Lately, short sellers have been all over the news, thanks to the Gamestop (NYSE:GME) frenzy that has taken over Wall Street. The mania was kicked off when Reddit investors identified unusually high short interest in GME, and decided to buy up the stock to create a short squeeze. The result was at least two hedge funds–Melvin Capital and Citron–having to cover their shorts at extreme losses.
For many people, this may seem new and exciting. But short squeezes are as old as short selling itself. As long as there is enough demand for a stock, it can rally and force short sellers to cover their positions. In fact, one of the two hedge fund bosses involved in the Gamestop saga got caught in a short squeeze several years ago. Holding a massive short position in Shopify Inc (TSX:SHOP)(NYSE:SHOP) stock, he was forced to cover at a loss. In this article, I’ll explore how that happened–and what it means for investors.
The time Andrew Left shorted Shopify
Shopify has long been a top performing TSX stock. Rising by more than 100% annualized, it has solidly beaten the TSX, the S&P 500 Composite Index, and even the NASDAQ. But before this year’s pandemic-driven earnings surge, not everybody was convinced. Some people thought that SHOP was facilitating MLM schemes, and would inevitably fall after the FTC took action against the company.
One of those subscribing to this position was Andrew Left of Citron Research. Calling Shopify a Herbalife-like business opportunity scheme, he gave it a $60 price target. Not only did he think the stock was going to decline in value, he himself bet on it happening, taking a short position. However, SHOP continued rallying, forcing Left to cover his position at a loss. Today, it trades for about $1,400 on the TSX and $1,100 on the NYSE.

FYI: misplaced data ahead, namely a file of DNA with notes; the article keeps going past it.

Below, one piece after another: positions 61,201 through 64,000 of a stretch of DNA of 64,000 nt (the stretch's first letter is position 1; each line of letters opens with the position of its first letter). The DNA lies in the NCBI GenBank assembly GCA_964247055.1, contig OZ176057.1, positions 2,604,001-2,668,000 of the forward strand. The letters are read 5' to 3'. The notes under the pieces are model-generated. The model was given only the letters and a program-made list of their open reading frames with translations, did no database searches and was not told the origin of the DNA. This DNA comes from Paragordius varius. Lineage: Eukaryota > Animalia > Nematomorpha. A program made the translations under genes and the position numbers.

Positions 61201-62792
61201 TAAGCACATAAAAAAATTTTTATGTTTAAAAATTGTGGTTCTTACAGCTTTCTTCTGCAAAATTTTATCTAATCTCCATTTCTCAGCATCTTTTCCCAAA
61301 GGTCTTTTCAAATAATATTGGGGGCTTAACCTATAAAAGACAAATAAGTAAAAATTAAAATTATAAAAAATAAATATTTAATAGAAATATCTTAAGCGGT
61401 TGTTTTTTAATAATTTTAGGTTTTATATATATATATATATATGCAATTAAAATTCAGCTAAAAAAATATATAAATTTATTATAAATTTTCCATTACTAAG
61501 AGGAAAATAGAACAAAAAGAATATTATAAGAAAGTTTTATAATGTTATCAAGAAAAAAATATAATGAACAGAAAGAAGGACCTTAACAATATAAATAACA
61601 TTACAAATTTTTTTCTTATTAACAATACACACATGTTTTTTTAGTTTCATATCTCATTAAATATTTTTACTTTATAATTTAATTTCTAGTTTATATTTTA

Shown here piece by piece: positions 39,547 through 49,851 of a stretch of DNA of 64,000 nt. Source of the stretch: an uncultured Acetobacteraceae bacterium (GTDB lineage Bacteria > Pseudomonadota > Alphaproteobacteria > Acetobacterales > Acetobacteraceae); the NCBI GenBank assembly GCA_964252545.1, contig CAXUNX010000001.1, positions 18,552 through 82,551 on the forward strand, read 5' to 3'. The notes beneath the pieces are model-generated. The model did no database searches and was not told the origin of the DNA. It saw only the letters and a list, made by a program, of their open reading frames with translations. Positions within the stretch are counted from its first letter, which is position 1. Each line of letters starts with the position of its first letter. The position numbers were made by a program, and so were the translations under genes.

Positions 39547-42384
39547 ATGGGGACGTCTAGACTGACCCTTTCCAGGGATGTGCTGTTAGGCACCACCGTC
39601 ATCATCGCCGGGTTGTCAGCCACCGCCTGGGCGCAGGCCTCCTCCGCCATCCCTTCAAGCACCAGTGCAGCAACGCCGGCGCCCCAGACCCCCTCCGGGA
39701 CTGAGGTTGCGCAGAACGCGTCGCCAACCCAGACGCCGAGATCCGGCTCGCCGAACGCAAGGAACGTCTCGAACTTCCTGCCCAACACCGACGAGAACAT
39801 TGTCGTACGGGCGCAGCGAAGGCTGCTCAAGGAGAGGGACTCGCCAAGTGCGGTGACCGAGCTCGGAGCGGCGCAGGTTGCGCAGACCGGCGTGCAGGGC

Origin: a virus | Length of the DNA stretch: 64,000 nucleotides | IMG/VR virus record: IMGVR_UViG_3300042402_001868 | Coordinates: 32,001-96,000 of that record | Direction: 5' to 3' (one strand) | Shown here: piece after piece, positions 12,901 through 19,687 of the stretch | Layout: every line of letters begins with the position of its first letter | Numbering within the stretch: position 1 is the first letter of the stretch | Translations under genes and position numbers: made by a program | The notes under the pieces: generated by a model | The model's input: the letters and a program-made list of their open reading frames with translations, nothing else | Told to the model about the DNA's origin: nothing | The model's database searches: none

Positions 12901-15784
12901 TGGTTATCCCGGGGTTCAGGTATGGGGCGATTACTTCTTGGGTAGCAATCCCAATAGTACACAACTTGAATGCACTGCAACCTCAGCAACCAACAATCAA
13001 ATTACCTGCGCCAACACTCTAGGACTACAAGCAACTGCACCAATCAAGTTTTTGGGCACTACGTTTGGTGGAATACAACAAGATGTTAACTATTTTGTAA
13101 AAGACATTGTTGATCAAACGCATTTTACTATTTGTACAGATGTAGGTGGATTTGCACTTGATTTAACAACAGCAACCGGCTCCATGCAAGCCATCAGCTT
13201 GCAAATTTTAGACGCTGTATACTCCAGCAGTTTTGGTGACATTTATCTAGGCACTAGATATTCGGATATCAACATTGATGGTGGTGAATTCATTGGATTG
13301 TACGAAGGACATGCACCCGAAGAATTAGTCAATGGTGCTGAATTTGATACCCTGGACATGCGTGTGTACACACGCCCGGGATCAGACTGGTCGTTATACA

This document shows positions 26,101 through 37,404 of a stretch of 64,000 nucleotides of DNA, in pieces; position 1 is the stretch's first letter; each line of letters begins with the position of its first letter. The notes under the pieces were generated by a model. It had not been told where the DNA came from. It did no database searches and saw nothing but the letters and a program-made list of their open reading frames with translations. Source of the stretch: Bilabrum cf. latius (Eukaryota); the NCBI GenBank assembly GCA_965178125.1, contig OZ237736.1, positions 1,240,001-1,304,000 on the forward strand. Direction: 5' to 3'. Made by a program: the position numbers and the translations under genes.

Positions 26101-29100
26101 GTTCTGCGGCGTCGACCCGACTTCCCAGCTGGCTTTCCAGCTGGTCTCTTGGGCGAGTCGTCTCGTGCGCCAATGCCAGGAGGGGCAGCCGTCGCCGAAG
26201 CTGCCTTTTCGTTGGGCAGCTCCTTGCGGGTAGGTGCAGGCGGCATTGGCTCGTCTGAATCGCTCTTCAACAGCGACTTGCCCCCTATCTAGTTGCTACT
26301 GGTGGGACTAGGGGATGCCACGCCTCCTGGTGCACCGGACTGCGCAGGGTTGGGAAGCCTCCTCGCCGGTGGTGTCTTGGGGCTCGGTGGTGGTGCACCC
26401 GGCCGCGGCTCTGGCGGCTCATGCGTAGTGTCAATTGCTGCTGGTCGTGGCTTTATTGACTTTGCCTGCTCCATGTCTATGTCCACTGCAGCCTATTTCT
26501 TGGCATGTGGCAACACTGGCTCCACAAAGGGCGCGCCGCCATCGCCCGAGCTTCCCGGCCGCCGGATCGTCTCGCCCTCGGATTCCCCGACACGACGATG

Another Shopify short squeeze?
The rise of Gamestop has led to a lot of investors seeking out short squeeze opportunities. The term short squeeze is surging on Google Trends, and articles on the topic are all over financial media. Basically, investors are seeking out excessively shorted stocks and hoping to profit–either by promoting the stock or waiting for the boost that comes when shorts cover their positions.
Unfortunately, Shopify is not a good candidate for this strategy today. The stock may continue rising, but it won’t be because of short sellers covering. According to MarketBeat, only about 12% of Shopify’s shares are short. That contrasts with 60% for Gamestop. If all of those short Shopify covered their positions today, the price bounce would only be minimal.
That’s not to say SHOP won’t continue rallying, however. Growing revenue at about 97% year over year and posting positive GAAP earnings, it has the fundamentals to back up its momentum. But short sellers aren’t going to provide the boost. They seem to have learned their lesson about this company–just ask Andrew Left!
This article represents the opinion of the writer, who may disagree with the “official” recommendation position of a Motley Fool premium service or advisor. We’re Motley! Questioning an investing thesis — even one of our own — helps us all think critically about investing and make decisions that help us become smarter, happier, and richer, so we sometimes publish articles that may not be in line with recommendations, rankings or other content.
Fool contributor Andrew Button has no position in any of the stocks mentioned. David Gardner owns shares of GameStop. Tom Gardner owns shares of Shopify. The Motley Fool owns shares of and recommends Shopify and Shopify.